Glossy and engaging, The Night Manager is a spy romance featuring Tom Hiddleston (Loki in Thor) and Hugh Laurie (House in House) trying to out-do each other in projecting silky menace. The six-part miniseries, premiering on AMC Tuesday night, is based on the 1993 John le Carré novel of the same name, updated that so we viewers don’t have to strain our pretty little heads with annoying stuff like, you know, history.
Hiddleston plays Jonathan Pine, Iraq war veteran turned night manager of a Cairo hotel when he’s enlisted in the British spy game by Angela Burr (Broadchurch’s Olivia Colman). He’s tasked with insinuating himself with Laurie’s Richard Roper, an industrialist/philanthropist/evil arms dealer. Pine also insinuates himself with Pine’s girlfriend, Jed (Elizabeth Debicki), the sort of woman who likes to leave the bathroom door open when taking a bubble-bath to give the hotel staff a thrill.
Yes, our man Pine is a crackerjack insinuator, and very quickly, he’s hired by Roper, fitted for a couple of tailored suits, and picking up the fine points of carrying two flutes of champagne one-handed. (It’s always nice to have one hand free to punch anyone bothering his new boss or to cup whatever body-part Jed is offering him.) As readers of le Carré know, there will be double- and triple-crosses, as Pine funnels intel to British and American agents about Roper’s amoral business dealings with enemies of both states. Inevitably, there arise suspicions that our hero may be playing both sides.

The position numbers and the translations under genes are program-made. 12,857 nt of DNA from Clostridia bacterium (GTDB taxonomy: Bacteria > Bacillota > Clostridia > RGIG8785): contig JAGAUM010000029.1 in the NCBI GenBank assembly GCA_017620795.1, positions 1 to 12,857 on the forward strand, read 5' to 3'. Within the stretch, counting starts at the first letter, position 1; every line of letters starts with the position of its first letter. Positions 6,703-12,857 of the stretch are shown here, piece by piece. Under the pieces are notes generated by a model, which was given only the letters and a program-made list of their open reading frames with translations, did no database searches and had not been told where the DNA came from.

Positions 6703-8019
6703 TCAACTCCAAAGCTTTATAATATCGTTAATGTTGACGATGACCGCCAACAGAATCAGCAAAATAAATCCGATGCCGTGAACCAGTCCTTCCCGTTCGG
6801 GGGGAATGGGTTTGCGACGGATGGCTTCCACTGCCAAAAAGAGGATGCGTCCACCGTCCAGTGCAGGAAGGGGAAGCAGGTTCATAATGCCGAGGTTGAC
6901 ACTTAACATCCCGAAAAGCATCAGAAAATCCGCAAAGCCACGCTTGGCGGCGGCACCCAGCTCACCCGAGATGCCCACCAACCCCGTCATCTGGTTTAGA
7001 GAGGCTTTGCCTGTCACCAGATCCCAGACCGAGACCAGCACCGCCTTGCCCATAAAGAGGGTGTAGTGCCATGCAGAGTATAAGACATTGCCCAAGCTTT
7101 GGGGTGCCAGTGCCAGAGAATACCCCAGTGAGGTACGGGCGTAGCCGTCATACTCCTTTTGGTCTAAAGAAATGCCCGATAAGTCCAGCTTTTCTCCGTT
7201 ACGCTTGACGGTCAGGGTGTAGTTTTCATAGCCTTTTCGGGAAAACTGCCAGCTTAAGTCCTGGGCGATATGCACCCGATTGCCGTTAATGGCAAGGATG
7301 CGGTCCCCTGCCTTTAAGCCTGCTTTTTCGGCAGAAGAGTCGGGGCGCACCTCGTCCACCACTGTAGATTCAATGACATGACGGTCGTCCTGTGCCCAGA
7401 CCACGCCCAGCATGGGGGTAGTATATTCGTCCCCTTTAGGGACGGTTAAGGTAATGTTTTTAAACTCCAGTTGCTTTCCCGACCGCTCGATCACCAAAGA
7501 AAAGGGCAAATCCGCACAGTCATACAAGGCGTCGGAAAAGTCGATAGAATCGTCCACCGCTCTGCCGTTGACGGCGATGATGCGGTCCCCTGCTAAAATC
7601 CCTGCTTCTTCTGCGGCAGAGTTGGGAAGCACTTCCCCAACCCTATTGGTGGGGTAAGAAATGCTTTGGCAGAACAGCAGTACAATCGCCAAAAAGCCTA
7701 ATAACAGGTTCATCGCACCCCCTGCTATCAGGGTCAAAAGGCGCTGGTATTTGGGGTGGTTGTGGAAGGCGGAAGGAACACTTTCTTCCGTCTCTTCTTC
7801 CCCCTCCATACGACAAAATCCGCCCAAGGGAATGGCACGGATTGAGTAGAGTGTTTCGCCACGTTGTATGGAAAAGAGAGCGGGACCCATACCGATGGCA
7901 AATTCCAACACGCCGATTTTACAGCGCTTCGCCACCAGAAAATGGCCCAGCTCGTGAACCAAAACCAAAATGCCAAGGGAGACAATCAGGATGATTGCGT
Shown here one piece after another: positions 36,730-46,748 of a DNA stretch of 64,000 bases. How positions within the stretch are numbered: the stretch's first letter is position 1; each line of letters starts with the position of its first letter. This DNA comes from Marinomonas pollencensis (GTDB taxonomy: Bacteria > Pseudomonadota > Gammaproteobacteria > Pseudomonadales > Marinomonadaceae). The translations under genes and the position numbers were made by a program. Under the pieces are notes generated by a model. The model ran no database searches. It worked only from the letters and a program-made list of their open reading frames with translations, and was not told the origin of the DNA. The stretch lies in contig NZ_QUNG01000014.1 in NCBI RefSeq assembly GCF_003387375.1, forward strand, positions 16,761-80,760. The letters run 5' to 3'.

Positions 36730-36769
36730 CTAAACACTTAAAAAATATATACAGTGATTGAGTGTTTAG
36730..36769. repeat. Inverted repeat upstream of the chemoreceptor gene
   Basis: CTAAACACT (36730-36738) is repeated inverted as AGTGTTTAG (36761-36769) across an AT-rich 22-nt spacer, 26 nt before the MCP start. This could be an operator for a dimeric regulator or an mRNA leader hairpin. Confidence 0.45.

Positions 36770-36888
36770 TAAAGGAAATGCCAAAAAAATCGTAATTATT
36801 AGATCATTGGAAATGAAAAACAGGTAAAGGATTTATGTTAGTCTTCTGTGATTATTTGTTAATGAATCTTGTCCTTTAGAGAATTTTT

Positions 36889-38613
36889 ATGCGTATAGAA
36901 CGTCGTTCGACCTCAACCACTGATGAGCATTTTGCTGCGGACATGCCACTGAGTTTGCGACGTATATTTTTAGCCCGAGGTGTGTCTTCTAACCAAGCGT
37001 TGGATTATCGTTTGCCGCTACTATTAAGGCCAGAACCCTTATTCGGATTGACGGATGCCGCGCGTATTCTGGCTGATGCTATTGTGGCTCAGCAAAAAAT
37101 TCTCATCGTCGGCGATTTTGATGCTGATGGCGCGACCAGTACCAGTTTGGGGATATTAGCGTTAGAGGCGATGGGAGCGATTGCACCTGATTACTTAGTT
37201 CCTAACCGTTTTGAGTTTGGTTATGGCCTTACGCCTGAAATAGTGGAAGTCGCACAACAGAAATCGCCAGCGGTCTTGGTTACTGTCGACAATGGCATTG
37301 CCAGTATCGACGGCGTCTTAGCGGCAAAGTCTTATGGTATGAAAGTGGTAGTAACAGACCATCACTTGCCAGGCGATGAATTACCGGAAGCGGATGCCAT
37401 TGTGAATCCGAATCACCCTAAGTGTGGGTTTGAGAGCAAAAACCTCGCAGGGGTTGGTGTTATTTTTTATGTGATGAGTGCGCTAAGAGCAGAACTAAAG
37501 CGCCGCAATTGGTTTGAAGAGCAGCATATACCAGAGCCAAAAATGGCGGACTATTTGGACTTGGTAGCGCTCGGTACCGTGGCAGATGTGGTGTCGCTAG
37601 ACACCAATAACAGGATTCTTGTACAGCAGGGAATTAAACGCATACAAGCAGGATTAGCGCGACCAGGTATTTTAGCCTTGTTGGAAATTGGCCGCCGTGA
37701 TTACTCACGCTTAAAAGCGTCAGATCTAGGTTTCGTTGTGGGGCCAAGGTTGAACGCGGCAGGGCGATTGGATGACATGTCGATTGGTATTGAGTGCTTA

In all this Hiddleston is suave and convincing no matter who he’s cozying up to. (With a few more pounds and some intensive ab work, you could imagine him being a worthy James Bond.) Colman, who was pregnant at the time of filming, uses her baby bump (or baby small-mountain, to be more accurate) to enhance her performance as the spy who does all the exhausting hard work — her Angela is far more of a typical le Carré spy, more of a George Smiley, than anyone else onscreen here. As for Laurie: American TV watchers know him primarily from House, of course, and, among the Anglophiles, for his terrific low-comedy performances in shows such as Blackadder and A Bit of Fry & Laurie. Here, he’s one stroked-purring-cat away from a Bond villain, and villainy suits Laurie well. He’s got the low, rumbling voice for it, and when he squints, it conveys evil intent rather the need for a fresh pair of contacts. He delivers some of the script’s more downer lines (“Becoming a man is realizing it’s all rotten”; “Anyone can betray anyone”) with redeeming gusto.
While The Night Manager can’t touch the two Alec Guinness-starring le Carré adaptations, Tinker, Tailor, Soldier, Spy (1979) and Smiley’s People (1982) — Manager as directed by Susanne Bier is both artful and eager to boost the glamour quotient wherever possible; it’s very entertaining. Any show that refers to the bad guy as “the worst man in the world” may not be terribly subtle, but the brisk pacing and Hiddleston’s regular displays of sly spy trickery and vigorous punches to the soft guts of decadent baddies will really get a viewer’s pulse quickening.
The Night Manager airs Tuesday nights at 10 p.m. on AMC.